Thus ended Friday night, with me sleeping in the ICU, nurses watching me and blood samples being drawn every few hours. Despite the severity of the case, I was by far the “healthiest” looking patient in ICU. Two things that made the nurses chuckle: I asked for a sleeping mask, and I was the only one well enough to eat an actual breakfast on Saturday morning. By Saturday afternoon I was allowed to get up, take a few steps around the room, sit up in a chair for a couple of hours. I spoke to the doctor a few times throughout the day. In the evening I was well enough that she transferred me to the Transitional Care Unit (TCU); she just wasn’t willing to risk a stroke if she gave me the tBA.
So I got to TCU in time for the night shift. Because the ratio of nurse to patients is much lower there, the doctor told me with some insistence that I was not to wait at all if I needed even the slightest help, but immediately use the call button to summon a nurse. So I did. In fact, I try to be the most obedient and courteous patient around, but when I need help, I ask firmly. I had to, because there were a lot of distractions during my stay in TCU!
When I was wheeled there, the room across the corridor from mine was already the site of a commotion. The patient there was a woman who appeared to be suffering from dementia, along with whatever other problems were being treated. She was having hallucinations at times, she would not comply with the personnel’s instructions, she would not let them take her stool-stained garments, she yelled, etc. Several nurses and aides were tied up with her case at all times. Their patience and gentleness was truly amazing, but they were clearly very tired.
In addition to the noisy neighbour, other rooms had multiple visitors, and I could hear everyone’s televisions. Possibly because of the number of elderly patients, the wing was kept much warmer than the ICU so I was sweating like a pig. Nevertheless, I was grateful that the nurses told me they would trust me to call for any help I needed and allowed me to keep the door to my room closed for the night. And yes, I could hear the agitated patient and her cohort of personnel throughout the entire night. I was grateful I had my iPhone and earbuds to have some soothing sounds covering most of this. After my 3AM blood draw, instead of going back to sleep immediately, I spent a couple of hours making a music mix on Spotify!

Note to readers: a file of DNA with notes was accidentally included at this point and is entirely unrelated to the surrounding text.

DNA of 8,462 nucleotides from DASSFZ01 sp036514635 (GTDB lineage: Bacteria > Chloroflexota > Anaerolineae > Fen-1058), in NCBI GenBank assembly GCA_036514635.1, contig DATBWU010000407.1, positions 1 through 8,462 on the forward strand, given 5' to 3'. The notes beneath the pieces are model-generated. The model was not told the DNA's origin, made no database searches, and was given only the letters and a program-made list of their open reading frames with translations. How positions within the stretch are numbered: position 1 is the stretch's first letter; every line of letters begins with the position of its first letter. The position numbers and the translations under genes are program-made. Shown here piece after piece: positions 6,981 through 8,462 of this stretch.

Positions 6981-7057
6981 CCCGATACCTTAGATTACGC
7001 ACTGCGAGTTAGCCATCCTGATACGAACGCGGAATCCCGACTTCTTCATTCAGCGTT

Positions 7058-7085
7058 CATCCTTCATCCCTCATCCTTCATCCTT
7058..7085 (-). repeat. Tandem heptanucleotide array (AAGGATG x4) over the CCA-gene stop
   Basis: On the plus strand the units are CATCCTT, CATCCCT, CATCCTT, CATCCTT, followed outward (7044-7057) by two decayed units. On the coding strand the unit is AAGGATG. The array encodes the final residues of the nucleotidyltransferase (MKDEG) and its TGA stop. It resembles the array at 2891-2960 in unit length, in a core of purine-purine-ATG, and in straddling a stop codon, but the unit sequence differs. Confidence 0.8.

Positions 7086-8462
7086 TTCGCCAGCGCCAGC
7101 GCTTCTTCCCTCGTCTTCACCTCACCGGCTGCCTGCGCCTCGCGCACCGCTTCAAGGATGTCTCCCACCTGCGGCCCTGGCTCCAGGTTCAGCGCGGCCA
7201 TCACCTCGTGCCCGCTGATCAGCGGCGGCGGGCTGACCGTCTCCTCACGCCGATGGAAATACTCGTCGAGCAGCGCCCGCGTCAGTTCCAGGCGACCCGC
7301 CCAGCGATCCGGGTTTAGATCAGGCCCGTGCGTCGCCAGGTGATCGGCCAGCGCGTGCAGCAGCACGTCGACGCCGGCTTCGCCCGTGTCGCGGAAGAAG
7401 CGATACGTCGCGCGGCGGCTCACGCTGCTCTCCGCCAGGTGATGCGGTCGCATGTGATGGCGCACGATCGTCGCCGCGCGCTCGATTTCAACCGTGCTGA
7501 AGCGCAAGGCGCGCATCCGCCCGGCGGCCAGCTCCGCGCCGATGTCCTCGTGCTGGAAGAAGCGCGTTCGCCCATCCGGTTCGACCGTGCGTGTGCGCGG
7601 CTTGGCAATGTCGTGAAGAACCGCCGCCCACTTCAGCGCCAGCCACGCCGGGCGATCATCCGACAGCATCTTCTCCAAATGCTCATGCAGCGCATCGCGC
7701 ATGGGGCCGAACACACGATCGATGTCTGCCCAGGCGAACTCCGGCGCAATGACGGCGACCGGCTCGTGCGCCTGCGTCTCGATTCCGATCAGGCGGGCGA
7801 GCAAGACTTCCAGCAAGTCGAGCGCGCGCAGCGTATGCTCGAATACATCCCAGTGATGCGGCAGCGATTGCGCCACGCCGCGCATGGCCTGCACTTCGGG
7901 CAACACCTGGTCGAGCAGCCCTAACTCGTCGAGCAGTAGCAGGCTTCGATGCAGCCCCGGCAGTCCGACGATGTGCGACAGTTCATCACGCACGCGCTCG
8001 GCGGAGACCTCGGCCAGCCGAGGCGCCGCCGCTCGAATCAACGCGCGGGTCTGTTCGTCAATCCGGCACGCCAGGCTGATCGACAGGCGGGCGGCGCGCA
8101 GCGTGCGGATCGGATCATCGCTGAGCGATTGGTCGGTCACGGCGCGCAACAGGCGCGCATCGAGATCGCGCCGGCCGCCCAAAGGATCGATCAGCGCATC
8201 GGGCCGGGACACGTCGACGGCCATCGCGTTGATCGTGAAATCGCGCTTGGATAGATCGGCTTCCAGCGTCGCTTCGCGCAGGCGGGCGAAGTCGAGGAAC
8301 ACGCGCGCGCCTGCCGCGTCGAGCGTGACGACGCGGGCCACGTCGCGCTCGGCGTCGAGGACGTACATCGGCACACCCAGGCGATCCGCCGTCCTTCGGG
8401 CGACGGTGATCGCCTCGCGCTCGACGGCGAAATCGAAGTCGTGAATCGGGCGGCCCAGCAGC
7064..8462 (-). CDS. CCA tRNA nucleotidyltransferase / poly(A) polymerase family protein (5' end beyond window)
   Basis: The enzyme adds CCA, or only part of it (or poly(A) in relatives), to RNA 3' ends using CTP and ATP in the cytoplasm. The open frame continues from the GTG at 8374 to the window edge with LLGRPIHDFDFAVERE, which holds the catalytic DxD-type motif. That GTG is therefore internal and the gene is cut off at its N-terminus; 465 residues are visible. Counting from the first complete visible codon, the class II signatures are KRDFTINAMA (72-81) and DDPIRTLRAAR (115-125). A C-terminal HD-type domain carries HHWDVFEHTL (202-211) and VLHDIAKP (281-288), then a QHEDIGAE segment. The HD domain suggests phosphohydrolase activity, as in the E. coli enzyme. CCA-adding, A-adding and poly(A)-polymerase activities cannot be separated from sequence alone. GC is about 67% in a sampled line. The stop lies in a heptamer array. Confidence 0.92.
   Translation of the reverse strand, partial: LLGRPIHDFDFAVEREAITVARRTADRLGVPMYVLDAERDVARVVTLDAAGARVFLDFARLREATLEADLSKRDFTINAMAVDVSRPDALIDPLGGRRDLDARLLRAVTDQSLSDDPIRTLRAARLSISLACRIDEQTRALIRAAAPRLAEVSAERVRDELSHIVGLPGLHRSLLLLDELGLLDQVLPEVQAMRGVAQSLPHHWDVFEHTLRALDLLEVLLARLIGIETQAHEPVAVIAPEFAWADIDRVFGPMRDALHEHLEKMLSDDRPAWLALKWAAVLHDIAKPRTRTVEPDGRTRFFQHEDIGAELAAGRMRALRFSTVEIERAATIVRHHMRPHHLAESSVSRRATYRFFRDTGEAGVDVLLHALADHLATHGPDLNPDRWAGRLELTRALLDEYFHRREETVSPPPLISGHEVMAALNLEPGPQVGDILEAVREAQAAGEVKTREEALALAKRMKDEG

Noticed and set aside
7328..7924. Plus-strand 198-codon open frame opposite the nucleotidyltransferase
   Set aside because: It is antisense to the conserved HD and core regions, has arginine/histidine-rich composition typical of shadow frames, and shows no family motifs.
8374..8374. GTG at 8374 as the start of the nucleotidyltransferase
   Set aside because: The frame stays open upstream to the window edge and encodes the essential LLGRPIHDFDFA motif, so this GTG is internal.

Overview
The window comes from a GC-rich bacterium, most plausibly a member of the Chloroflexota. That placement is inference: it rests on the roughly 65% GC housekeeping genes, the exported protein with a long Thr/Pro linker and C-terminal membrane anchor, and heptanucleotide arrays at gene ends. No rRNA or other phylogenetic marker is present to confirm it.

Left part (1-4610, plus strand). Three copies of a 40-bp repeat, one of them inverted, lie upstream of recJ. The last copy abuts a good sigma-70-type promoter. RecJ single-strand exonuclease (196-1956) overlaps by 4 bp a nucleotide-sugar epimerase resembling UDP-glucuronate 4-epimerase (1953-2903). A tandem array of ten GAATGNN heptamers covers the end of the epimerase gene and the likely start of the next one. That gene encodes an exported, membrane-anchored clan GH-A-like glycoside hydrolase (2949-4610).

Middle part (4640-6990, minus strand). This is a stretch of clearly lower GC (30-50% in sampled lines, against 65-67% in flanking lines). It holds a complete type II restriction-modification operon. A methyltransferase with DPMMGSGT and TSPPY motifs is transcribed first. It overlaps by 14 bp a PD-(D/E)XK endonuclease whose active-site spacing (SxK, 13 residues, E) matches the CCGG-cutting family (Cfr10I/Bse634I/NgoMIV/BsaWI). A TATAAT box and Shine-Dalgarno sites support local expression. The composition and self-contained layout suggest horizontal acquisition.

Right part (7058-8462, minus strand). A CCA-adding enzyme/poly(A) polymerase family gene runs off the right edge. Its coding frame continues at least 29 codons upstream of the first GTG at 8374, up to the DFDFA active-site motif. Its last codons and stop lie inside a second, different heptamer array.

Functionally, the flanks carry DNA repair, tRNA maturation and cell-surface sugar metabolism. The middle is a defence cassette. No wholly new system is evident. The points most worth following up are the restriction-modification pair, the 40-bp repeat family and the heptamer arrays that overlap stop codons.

I finally slept again for a few hours, until I was awakened on Sunday morning for more monitoring, sampling, and the sounds of Jesus TV coming from neighbours’ rooms (soon to be replaced by super-violent-movie sounds!) But happily, once the lab results came back I was switched from the heparin drip to Lovenox injections every 12 hours and warfarin tablets in the evenings, much less cumbersome. I was also allowed to do without the oxygen cannula for most of the day, so I had fewer pieces of equipment interfering with comfort.
Edmund was actually with me for much of the time, unexciting as it is to sit in a hospital chair. Since we live only a few minutes away, he was able to come and go for meals, errands, and checking on the cats. He brought me dark chocolate-covered pretzels and raisins, fresh blueberries, and flowers. Throughout the weekend he kept up this shtick with live reports from the “game convention” which made me laugh.
Since I could hear everyone’s televisions, I played music and sang along when I was alone — as confirmed by the pulse oxymeter readings, this actually helped me get nice, long, regular breaths. The nurses chuckled again and encouraged me to continue (I told you they’re dedicated!)
On Sunday afternoon I was allowed to take a couple of closely supervised walks up and down the corridor; it was nice to stretch my legs. I spent a second night in TCU, a little quieter noise-wise though the agitated patient started again on Monday morning.
But after breakfast and a couple more walks, the doctor came to talk to me. Because I had someone at home with me and because I showed good comprehension of, and compliance with, medical instructions, she said she would let me go home but sternly admonished me to treat this as if I was still in the hospital: bed rest or sitting quiet, no activity until my blood prothrombin time (coagulation rate) is in the right range and the clots are dissolved. And by early afternoon on Monday, I was home. Hurray!
It was so nice to be home, without wires and catheters, and buried instead under a pile of purring cats! Valentine, in particular, has been keeping a close eye on me. It’s been a luxury to sleep in my own bed and be able to take a shower at last!
I’m in contact with the anti-coagulation clinic pharmacist for dosage adjustments. I must report any unusual symptoms, of course, and come in to the lab for blood sampling every couple of days. The best guess right now is that the tamoxifen I started taking in late January to prevent cancer recurrence is what precipitated the problem (pun intended). I have follow-up appointments scheduled with my general practitioner and my oncologist.
I want to say thank you to all my friends for their encouragements and kindness. I know some of you wanted to come visit me in the hospital, but I just wanted to rest most of the time. The care I received was stellar, but I still wouldn’t call it a fun place to hang out at! And thank you to all the ER, ICU, and TCU nurses and doctors, who were so kind, respectful, and competent (and in some cases, funny!)